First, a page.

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03/29
2010

Dress up your forms (pure CSS textarea changing background) (8,740 views)

CSS textarea styling

3) Dress up your textareas: rounded corners, changing background & fixed scrolling background IE bug

Adding a sprite with rounded corners to add textarea field is almost the exact same procedure as described in Dress up your text fields.

With one exception: In Internet Explorer 7 the whole background image (in our case the sprite with both states) in the textarea scrolls by when a user enters text below the specified amount of rows.

An example form without the workaround is here: IE7 textarea scrolling background bug (you have to use IE 7 to see the effect).

Create a basic textarea and apply a class (don’t worry about setting rows and cols, as we will override the settings via CSS):


The following CSS is what causes the bug in IE to appear:

textarea.txtcomment {
	border:0;
	overflow:hidden;
	color:#FFFFFF;
	font:1.1em  Verdana, Arial, Helvetica, sans-serif ;
	height:120px;
	width:300px;
	padding:13px;
	background:url("path-to-your-image-file") no-repeat scroll 0 0;
}

textarea.txtcomment:focus {
	background:url("path-to-your-image-file") no-repeat scroll 0 -140px;
}

As seen in previous posts, we are simply applying some basic CSS to our textarea: we set the border to 0 to prevent the browser from displaying it, we set the desired font style and size, etc.

By using the pseudo-class :focus which is triggered when the user clicks inside the textarea to enter text, we expect the background to change as specified in line 13. Which happens without a problem in Firefox & Safari, but not in Internet Explorer 7.

IE 7 ignores the pseudo-class :focus, but this doesn’t seem to be the problem, as ignored declarations are simply dropped. In this case, the whole sprite we’re using as background starts scrolling, from top to bottom, eventually showing the element’s actual background color.
You can see the scrolling background effect on this page (use IE 7 to access it).

A quite simple workaround is to wrap another div around the textarea and apply the initial sprite to the outer div instead of the textarea:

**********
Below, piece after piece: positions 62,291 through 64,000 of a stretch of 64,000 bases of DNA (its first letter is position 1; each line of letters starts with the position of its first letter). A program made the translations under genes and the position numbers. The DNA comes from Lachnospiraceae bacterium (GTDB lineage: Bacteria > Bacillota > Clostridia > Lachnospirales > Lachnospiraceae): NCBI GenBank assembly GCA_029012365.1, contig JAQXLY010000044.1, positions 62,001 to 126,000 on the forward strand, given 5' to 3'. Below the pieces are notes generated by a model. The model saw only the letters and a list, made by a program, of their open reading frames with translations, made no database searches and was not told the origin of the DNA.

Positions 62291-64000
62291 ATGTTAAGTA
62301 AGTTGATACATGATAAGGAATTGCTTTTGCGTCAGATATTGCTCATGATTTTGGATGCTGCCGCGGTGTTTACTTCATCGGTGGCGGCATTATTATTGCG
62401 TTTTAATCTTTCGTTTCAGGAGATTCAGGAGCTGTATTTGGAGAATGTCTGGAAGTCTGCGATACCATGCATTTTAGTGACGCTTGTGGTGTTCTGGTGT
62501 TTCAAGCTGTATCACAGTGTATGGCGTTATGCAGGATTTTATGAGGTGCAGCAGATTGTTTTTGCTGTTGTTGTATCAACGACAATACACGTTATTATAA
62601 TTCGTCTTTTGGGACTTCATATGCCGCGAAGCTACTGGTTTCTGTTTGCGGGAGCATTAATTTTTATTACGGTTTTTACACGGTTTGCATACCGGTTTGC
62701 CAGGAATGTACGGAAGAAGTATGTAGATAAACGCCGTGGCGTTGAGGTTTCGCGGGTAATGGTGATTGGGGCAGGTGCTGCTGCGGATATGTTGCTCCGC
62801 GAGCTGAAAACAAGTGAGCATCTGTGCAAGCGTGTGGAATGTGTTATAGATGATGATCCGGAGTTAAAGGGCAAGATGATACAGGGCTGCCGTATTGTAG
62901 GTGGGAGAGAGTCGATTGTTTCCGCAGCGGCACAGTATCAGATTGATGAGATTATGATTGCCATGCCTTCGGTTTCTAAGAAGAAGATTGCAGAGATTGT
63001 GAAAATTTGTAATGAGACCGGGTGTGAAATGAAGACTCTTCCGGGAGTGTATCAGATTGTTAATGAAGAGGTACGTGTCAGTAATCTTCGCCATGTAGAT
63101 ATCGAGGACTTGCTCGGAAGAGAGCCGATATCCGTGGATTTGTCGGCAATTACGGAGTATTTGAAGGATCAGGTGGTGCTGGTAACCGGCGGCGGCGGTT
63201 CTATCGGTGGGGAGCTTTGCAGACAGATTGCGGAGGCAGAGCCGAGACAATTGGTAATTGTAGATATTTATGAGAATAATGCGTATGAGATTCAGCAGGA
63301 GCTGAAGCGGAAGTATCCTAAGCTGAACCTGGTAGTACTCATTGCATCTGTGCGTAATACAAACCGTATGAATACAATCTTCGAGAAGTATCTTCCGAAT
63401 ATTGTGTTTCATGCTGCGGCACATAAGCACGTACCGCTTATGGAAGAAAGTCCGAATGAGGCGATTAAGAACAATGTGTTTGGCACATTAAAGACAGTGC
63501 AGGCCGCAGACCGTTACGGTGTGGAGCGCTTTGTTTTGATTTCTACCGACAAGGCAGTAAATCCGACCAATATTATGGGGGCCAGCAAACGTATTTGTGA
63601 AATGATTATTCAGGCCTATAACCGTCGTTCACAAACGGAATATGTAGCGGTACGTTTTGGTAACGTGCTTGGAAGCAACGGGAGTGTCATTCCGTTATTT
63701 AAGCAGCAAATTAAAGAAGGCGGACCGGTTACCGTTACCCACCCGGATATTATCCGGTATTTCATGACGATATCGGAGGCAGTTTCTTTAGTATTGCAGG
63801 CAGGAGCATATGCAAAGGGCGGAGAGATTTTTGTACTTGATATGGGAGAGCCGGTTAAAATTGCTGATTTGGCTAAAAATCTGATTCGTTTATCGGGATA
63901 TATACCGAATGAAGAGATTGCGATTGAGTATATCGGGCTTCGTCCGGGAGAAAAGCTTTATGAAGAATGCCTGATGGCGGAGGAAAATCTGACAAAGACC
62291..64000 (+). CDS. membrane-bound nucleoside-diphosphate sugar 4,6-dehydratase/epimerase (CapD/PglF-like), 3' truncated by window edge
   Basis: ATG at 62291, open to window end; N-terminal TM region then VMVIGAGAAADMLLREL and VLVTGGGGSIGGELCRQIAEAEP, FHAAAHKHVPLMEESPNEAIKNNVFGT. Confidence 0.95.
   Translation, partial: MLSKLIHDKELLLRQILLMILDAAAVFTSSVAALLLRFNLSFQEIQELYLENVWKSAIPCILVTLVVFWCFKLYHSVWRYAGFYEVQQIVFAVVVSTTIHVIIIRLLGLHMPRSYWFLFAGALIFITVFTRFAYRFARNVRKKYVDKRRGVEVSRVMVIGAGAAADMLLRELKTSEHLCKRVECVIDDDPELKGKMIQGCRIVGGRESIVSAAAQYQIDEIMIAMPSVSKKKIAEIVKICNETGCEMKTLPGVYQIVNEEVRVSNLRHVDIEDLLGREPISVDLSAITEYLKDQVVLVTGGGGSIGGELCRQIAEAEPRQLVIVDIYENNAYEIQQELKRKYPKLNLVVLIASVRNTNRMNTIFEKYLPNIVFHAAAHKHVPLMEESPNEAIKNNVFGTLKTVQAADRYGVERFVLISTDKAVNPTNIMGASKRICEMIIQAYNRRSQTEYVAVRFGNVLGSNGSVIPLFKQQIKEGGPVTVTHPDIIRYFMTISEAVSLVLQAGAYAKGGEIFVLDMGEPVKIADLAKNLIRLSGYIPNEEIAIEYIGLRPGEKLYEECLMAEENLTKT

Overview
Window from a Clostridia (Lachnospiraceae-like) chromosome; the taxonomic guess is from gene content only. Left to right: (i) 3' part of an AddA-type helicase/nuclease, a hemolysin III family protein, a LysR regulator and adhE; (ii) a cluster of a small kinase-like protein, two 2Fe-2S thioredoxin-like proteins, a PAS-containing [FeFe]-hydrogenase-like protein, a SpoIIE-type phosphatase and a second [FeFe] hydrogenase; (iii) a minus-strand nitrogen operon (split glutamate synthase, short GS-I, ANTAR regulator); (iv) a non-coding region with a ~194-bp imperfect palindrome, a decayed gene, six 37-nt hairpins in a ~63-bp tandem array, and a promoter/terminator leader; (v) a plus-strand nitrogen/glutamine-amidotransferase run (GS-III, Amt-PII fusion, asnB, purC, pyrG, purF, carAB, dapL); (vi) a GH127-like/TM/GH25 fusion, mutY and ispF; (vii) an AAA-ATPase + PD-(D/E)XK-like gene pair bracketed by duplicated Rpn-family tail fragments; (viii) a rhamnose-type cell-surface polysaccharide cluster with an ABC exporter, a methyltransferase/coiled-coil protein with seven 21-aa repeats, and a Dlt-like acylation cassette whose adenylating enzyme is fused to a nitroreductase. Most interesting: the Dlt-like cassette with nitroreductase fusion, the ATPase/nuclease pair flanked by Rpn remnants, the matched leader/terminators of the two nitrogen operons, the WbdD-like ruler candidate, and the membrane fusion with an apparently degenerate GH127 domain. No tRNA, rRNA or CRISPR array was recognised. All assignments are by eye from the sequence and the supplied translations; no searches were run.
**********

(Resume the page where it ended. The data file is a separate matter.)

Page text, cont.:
#txt_cont {
	height:140px;
	width:300px;
	margin-top:10px;
	background:url("path-to-your-image-file") no-repeat scroll 0 0;
}

textarea.txtcomment {
	border:0;
	overflow:hidden;
	color:#FFFFFF;
	font:1.1em  Verdana, Arial, Helvetica, sans-serif ;
	height:120px;
	width:300px;
	padding:13px;
}

textarea.txtcomment:focus {
	background:url("path-to-your-image-file") no-repeat scroll 0 -140px;
}

We’ve removed the background-image definition from the textarea, assigned the ID #txt_cont to the outer div and set the background-image of that div to the upper portion of the sprite we initially used as a background-image for the textarea. Everything else stays the same.

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Date posted: Monday, March 29th, 2010 at 7:11 am (7 years, 3 months ago.)
Posted in: tech mix
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About the author:

Nina Khoury is a software engineer, self-described geek and EVP of ninanet site solutions. She founded one of the first online agencies in Austria in 1997, taught at various universities for seven years and now lives in Sin City - Las Vegas, NV.

5 Responses to “Dress up your forms (pure CSS textarea changing background)”

  1. 1

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  2. 2

    Hola, Super post, tienen que marcarlo en Digg

    Socco on March 31st, 2010 at 9:00 pm
  3. 3

    My cousin recommended this blog and she was totally right keep up the fantastic work!

    school grants on April 6th, 2010 at 1:10 pm
  4. 4

    Replace Words In Textarea…

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    PHP Freelance Jobs - Work From Home - Online Jobs on June 18th, 2010 at 1:07 pm
  5. 5

    This works great in IE, but not in Firefox (3.6.8 on Vista and 3.6.3 on Win 7 tested). If you enter enough lines of text, the cursor goes off the bottom of the textarea so that you can’t see what you’re typing anymore.

    Anyone know of a fix for this? It’s a bit of show stopper.

    Shane Higgins on July 30th, 2010 at 12:58 pm

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